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Meanwhile, the left fumes over the wealthy going soft, jettisoning moral hazard by socializing risk, all the while carping that the Obama administration is “anti-business” despite record corporate profits.

One thing everyone except Treasury Secretary Timothy Geithner agrees on: We’ve totally coddled bankers. “We are still settling for Wall Street executives who leveraged 40-1 to walk while the taxpayer pays,” Mr. Farr said.

In his recent book “The Arrogant Cycle,” Mr. Farr argues that the financial crisis stemmed in part from cultural overconfidence and irresponsibility.

“I talk to tea party folks and Occupy Wall Street folks,” he said. “Many are reasonably articulate. But nobody seems to have a mirror. Nobody wants to talk about their own credit card bills, about the average household debt doubling from 55 percent to 111 percent between 1980 and 2009.

“It wasn’t just Washington doing deficit spending. Collectively, we have no inclination to endure pain or live within our means. We say we want accountability, but we’re not willing to vote for it.”

Fat, drunk and stupid

Speaking of coddling, in the case of America v. Softness, our schools are Exhibit A. SAT scores plateaued in the 1960s. The World Economic Forum ranks our overall educational system 26th in the world, behind those of Canada and Singapore; if America’s classrooms were a college basketball team, they’d be in the “also receiving votes” category of the weekly polls.

Time reports that American children spend less time in school than many of their international counterparts. By the end of high school, the average South Korean spends almost two additional years in class. In the highly ranked, highly competitive Finnish education system, all teachers are required to have master’s degrees, and only one in 10 applicants to teacher-training programs is accepted; in the United States, by contrast, half of our teachers graduated in the bottom third of their college class.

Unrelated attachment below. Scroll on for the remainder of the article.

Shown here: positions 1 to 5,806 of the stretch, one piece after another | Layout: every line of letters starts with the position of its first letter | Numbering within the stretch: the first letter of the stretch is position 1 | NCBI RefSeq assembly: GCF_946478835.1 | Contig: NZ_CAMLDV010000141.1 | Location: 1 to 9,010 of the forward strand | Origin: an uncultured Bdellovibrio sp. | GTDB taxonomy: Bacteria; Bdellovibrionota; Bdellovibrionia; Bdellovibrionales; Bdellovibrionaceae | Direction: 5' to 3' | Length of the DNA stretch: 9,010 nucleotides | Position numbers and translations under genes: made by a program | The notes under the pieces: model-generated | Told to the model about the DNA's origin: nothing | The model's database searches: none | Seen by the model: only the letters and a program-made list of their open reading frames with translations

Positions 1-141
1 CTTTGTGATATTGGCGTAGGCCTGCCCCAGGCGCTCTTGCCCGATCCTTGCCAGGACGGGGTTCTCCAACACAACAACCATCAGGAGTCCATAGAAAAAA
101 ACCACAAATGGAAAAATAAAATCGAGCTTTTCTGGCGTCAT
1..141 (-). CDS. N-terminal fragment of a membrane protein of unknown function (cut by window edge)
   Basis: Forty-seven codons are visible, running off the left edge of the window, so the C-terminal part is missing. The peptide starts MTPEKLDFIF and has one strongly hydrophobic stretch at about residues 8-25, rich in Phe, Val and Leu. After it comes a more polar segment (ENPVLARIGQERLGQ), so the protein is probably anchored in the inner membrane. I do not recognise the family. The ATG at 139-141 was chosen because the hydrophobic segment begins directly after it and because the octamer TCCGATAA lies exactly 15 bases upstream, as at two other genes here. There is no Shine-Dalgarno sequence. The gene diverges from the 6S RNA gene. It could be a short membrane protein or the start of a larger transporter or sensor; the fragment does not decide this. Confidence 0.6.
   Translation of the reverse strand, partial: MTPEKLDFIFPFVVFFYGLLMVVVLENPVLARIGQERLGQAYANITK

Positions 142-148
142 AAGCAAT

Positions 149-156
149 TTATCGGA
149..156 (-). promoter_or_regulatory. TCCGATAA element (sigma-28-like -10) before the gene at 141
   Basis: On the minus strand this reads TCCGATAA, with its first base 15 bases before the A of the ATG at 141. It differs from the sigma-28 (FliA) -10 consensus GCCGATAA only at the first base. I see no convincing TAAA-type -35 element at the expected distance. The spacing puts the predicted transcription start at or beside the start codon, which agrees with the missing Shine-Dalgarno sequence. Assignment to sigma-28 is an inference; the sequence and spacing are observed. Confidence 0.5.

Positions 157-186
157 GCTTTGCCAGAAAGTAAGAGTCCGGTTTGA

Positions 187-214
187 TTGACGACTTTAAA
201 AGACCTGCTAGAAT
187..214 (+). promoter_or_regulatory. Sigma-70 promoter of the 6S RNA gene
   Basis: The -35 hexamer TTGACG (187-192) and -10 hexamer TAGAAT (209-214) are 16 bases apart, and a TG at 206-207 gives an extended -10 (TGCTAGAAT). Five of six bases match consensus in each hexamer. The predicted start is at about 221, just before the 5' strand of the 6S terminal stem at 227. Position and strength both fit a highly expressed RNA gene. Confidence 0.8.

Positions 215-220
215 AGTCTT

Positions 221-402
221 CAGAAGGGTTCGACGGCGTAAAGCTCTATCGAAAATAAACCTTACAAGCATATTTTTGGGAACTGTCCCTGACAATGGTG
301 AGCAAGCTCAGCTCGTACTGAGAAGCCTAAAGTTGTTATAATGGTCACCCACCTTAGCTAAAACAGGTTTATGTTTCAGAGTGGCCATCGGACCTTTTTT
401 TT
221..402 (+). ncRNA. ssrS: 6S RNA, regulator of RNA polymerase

“While the rest of the world has been catching up, our educational system from kindergarten through high school has slowly been collapsing,” Mr. Ashford said. “So the basic skills, understanding and talent of people coming into the universities is not what it used to be.”

Student softness isn’t helping. According to San Diego State professorJean Twenge, research indicates that the percentage of high school and college students who spend 10 or more hours weekly on homework has declined since the 1970s. A separate study of time use by college students found that just 23 percent of their weekday time was spent on classes and studying, and that 50 percent of their weekly time went to socializing and leisure.

During the same period in which study hours decreased, Ms. Twenge said, the percentage of students graduating with an “A” average doubled.

“Better grades for less work,” she said. “So why should we work? Our idea of overpraising and thinking that you’re good instead of being good has lead to a rise in entitlement and narcissism.” Literally.

The author of “Generation Me” and co-author of “The Narcissism Epidemic,” Ms. Twenge notes that college students’ scores on the standard psychological test for narcissism have steadily risen since the 1980s. For that matter, so have the rates of plastic surgery; the number of parents giving children unique names to stand out; the amount of antisocial and narcissistic language in song lyrics; the size of our homes; and our self-professed desire to wield authority over other people. Meanwhile, our self-reported desire to work hard has dropped, as has the amount of weight that industrial workers are willing to lift on the job.

The cultural results?

“One of the essential traits in narcissism is being unrealistic,” Ms. Twenge said. “Not thinking long-term. Overconfidence. Taking too many risks.” (Is there a better explanation of the financial meltdown?)

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